Friends, over the last year or so, I have become completely enamored with the idea of faith, mainly because of the great teachings I have been exposed to in my Lutheran studies. I have recently adopted a favorite saying that I keep sharing whenever I get a chance to mentor youth. “Faith is a superpower.” That’s because it allows us to possess a very different character and to do things that others cannot do.
This has come in very handy as I invest in mentoring my son. I have a teenage boy, and I am shocked by how much things change when kids enter their teen years. All of a sudden, there is a new sense of freedom, pride, and testing of the will. For me, this means parenting has shifted away from mere performance and much more into character and faith-building. I have come to learn that character undergirds performance, and faith undergirds character. When behavior gets off the rails, you need to dig deeper to get to the heart of things.
One theme that keeps coming up over and over again is pride versus humility. This should be no surprise. As the saying goes, “Like father, like son.” Sometimes it seems like my whole life story is just one continuous battle with personal pride.
Humility is the opposite of pride. Faith is a prerequisite for humility. I have come to learn that faith is the only thing that permits us to be humble. Consider this:
In faith, we know we are sinners, and that Christ forgives our sin.
In faith, we are justified and have been given a promise that we will inherit eternal life with our Lord Jesus.
Finally, if we believe this, then we should know that nothing can truly do us harm. Faith should make us incredibly courageous, while also simultaneously humble.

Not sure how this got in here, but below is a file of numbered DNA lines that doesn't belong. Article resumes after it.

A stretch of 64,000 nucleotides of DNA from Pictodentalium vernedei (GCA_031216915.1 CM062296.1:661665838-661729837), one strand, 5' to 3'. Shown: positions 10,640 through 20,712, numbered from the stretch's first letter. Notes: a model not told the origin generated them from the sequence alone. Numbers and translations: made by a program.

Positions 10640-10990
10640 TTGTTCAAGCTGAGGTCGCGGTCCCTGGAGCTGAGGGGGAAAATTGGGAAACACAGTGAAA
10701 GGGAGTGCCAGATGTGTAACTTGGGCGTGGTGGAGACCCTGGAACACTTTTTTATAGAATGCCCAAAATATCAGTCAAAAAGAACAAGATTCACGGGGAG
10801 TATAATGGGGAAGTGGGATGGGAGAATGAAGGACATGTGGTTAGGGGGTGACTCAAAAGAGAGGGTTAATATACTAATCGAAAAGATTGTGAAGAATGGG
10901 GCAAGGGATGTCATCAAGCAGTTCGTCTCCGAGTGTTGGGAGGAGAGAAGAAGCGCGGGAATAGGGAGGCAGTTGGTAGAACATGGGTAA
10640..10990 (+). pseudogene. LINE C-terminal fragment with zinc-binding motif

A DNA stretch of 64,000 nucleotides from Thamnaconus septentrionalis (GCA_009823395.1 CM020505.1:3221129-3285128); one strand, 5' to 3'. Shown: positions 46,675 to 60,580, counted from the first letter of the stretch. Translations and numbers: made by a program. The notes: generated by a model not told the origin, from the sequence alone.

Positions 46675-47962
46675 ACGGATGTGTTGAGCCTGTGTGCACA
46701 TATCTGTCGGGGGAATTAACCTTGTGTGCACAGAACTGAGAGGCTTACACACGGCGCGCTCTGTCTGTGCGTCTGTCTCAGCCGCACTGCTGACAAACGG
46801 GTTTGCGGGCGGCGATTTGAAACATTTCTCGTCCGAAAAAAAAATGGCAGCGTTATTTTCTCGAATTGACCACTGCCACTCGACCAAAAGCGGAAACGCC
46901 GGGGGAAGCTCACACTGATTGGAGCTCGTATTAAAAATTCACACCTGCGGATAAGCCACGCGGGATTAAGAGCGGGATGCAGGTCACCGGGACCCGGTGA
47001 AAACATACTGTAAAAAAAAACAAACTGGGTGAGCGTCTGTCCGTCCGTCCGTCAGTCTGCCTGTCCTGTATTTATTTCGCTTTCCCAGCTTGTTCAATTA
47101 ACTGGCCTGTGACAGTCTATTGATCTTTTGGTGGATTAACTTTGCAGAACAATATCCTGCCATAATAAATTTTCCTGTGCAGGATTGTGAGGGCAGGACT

For example, look at the issue of personal criticism. Here is how it normally works:
When a brother or sister confronts you about your flaws, your natural tendency is to say, “That’s not true!” We do this because this criticism points out something deeply unpleasant about ourselves. Mainly that we are not perfect. We are sinners. This is a hard truth to swallow. Nobody wants to be taken down a peg, and nobody normally wants to admit they sin, because we know in our hearts that there are eternal consequences for this. So instead, the flesh, out of self-preservation, kicks in and insists: “This is not true. You are wrong!”
But this is how personal criticism works differently in faith:
If someone calls me a sinner, the only correct answer according to Scripture is, “That is absolutely true!” It’s also true that you have been given a promise. Your sins are forgiven—past, present and future. This means it no longer condemns you, and you are no longer in danger. If you are no longer in danger, then there is no reason to fear someone’s criticism. Your forgiveness holds true, even if the criticism stems from a harmful motivation. So, this criticism cannot harm you. But it can benefit you. In the “spirit,” you are now able to learn and grow from the nugget of truth that may exist in this criticism. In turn, you can respond with gentle love, confession and gratitude.
In faith-driven humility, all criticism becomes a loving opportunity to grow and connect. This is especially true and valuable for anyone serving in a leadership role. As a leader, this humility lets you exchange important feedback with others on your team. It also allows you to give recognition and appreciation to your team without the need to hoard it for yourself. Your team will appreciate the openness and candor and will grow as a result. You will also grow as a leader while others learn they can help you see the blind spots that afflict every leader.
So here is a final tip for getting started. Before you meet with someone on your team, spend a moment in prayer, especially remembering God’s promises for you. Then meet with your team members and ask them, “Tell me something I don’t want to hear.”
Enjoy the growth that comes from the humble and honest answer.